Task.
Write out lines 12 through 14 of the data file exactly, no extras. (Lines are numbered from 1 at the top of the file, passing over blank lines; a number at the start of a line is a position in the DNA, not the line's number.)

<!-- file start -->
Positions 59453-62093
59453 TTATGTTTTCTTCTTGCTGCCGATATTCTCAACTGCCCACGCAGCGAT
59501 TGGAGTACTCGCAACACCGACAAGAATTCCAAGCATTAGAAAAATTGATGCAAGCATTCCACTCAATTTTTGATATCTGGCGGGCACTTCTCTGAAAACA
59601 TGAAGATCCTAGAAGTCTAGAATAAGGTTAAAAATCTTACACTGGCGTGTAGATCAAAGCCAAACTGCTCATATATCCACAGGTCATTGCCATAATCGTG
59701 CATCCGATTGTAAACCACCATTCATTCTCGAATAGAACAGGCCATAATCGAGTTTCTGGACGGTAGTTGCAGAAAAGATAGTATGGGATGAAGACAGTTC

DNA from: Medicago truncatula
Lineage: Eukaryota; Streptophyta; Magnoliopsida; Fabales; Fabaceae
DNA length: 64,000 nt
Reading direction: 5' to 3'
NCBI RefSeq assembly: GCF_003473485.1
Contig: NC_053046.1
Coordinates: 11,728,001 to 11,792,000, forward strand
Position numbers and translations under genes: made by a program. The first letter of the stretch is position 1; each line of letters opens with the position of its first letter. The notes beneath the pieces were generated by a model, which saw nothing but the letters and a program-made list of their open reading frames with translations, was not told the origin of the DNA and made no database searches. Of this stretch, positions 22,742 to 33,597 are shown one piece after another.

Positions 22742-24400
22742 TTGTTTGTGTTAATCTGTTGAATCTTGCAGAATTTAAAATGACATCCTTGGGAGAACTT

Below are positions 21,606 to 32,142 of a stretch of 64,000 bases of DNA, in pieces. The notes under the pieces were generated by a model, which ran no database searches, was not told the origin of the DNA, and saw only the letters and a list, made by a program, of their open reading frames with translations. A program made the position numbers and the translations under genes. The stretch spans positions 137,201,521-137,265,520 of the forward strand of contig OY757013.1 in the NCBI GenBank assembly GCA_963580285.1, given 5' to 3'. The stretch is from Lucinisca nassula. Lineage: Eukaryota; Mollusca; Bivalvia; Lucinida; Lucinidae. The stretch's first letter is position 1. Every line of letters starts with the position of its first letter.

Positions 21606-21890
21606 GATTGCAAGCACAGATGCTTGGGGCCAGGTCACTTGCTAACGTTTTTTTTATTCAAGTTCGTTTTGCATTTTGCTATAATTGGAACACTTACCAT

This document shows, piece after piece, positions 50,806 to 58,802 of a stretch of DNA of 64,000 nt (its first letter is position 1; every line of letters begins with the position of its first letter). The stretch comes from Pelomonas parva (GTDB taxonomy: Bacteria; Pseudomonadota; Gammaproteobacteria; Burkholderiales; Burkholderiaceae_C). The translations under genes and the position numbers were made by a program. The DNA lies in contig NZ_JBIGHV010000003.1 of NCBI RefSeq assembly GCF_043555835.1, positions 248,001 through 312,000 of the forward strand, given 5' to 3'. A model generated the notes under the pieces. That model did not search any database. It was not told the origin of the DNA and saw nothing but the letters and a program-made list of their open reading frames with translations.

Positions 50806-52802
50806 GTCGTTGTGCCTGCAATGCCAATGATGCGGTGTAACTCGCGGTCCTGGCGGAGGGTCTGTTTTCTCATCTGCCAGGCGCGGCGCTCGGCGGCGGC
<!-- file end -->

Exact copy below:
Coordinates: 11,728,001 to 11,792,000, forward strand
Position numbers and translations under genes: made by a program. The first letter of the stretch is position 1; each line of letters opens with the position of its first letter. The notes beneath the pieces were generated by a model, which saw nothing but the letters and a program-made list of their open reading frames with translations, was not told the origin of the DNA and made no database searches. Of this stretch, positions 22,742 to 33,597 are shown one piece after another.

Positions 22742-24400